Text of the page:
Drug abuse by parents is a major reason behind maltreatment of children, often leading to their death, a recent report by the Texas Department of Family and Protective Services reveals. It says that a majority of children who had died of abuse and neglect in the state had a substance abusing parent to blame.
Such children who had suffered fatalities had either been smothered in their sleep, or were drowned when they were in the bathtub. Some of the children had succumbed to the trauma, while yet others died when they were left unattended in a hot car. It was also evident from the report that children who were driven around by inebriated parents had high risks of dying of negligence.
Overall, the report indicated that the numbers of child abuse and negligence fatalities had dropped by 22.5 percent in 2017. However, nearly half of the deaths happened as a result of parental drug or alcohol use. The findings were similar to the previous year (2016) report. Half of the 222 children who died were under the supervision of a parent or caregiver who was on drugs or alcohol.
Some key findings of the report are:
- In the last five years or so, children aged 3 years or younger formed a major chunk (80 percent) of the abuse and neglect fatalities.
- 52 percent of the fatalities were caused due to a substance abusing parent.
- 23 percent of the child abuse victims had a parent or a caregiver with mental health condition.
- Incidents of domestic violence were responsible for 17 percent of child fatalities.
- More than 57 percent of children who had died from abuse or neglect in fiscal 2017 were too young for school and were not enrolled in day care. In 2016, the numbers were 40 percent.
- History of domestic violence was noticed in 40 percent of child fatalities.
- The 2017 report also stated that marijuana was the most commonly used substance connected to child abuse and deaths caused by negligence, followed by alcohol, cocaine and methamphetamine; and sometimes a combination of substances.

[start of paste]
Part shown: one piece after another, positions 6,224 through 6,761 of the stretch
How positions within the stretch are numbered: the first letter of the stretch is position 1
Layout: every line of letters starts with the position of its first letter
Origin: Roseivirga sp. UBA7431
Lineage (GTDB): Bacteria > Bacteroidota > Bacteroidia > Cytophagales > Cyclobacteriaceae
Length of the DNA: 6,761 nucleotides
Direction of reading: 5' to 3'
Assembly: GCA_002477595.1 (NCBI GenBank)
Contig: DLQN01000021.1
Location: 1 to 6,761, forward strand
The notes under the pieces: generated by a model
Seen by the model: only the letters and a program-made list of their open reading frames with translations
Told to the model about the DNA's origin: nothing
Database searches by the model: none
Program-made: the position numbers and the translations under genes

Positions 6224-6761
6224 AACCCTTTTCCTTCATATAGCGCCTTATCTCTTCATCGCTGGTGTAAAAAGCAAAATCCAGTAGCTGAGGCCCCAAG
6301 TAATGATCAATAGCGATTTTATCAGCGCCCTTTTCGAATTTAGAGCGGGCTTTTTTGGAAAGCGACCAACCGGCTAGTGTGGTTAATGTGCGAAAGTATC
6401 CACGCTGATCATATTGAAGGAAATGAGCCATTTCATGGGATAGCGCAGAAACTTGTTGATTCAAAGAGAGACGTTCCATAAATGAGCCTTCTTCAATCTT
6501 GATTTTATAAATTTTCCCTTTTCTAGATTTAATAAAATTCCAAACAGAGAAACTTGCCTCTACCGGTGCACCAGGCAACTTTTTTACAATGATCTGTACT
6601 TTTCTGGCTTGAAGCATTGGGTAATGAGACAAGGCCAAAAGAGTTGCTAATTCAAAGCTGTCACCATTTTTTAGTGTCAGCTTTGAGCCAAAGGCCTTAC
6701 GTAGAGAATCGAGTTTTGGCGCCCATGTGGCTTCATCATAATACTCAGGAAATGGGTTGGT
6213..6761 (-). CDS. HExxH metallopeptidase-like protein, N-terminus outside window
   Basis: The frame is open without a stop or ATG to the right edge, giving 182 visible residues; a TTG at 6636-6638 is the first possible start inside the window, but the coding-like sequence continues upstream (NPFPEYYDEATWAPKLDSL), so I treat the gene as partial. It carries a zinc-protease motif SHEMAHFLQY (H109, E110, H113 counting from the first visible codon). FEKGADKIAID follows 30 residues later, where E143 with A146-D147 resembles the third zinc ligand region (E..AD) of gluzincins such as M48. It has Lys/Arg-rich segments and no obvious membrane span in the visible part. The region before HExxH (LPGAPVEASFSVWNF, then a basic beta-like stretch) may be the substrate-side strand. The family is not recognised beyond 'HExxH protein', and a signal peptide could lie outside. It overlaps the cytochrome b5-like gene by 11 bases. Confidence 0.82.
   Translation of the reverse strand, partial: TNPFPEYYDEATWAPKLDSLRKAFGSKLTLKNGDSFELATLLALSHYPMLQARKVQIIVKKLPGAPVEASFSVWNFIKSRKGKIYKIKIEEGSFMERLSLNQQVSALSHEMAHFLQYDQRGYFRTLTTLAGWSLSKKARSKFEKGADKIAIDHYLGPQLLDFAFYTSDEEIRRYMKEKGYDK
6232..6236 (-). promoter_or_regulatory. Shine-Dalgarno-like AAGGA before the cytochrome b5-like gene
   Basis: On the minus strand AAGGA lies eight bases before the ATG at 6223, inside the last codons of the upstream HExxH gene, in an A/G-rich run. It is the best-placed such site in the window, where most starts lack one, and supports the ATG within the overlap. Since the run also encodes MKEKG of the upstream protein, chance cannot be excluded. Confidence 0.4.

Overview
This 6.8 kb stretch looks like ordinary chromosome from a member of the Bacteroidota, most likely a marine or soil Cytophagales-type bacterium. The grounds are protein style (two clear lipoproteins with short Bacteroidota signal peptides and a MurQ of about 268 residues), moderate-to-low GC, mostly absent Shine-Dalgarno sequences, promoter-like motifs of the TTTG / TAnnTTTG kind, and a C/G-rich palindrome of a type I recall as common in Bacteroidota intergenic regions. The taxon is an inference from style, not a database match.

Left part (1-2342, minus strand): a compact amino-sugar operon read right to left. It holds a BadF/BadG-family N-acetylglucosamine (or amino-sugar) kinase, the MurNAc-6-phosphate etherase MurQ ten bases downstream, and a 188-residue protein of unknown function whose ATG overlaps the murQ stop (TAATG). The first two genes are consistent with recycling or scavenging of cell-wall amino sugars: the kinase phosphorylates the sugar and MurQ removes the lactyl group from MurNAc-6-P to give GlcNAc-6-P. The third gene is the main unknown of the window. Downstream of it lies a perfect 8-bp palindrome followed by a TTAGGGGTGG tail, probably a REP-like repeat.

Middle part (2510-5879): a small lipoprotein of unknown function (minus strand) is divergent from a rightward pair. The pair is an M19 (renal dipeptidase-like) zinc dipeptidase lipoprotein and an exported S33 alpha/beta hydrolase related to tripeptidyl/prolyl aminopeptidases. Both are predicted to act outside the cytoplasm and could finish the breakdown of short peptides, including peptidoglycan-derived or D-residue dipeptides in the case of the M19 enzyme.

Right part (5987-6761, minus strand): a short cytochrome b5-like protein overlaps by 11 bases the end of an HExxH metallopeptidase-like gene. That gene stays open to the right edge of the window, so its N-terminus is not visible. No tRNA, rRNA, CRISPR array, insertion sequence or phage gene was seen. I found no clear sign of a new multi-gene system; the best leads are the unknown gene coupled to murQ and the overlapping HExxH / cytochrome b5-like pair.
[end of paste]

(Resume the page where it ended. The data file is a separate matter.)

Drug use and impact on children
Unfortunately, many parents do not realize how their substance abuse impacts parenting. As they stone themselves with marijuana, they feel that they are just doing weed and their child is unlikely to be harmed. However, a stoned parent is unlikely to mete out the same levels of love and care that someone who is not addicted to any substance can provide.
Dimple Patel, associate director of public policy at TexProtects – an organization focused on child welfare policy – said every case is a “different and unique situation” and that sometimes parents can be functioning drug users who don’t impact the safety and well-being of their kids. One of the reasons why parents are unable to access the right kind of treatment is due to fact that they cannot take time off from work or lack the support system that would ensure that their kids are being taken care of while they are treated.
Choosing a life devoid of drugs
One can easily choose a life devoid of drugs. However, before embarking on this journey, it is necessary to remove the traces of toxins from one’s system. Detoxification is the first step to attain recovery. Therefore, it is important that the detox facility chosen is equipped with all the conveniences that make the path to sobriety easier and effective, thus paving the way for a successful recovery. Enrolling in a program at any of the accredited rapid detox centers can make the journey less cumbersome.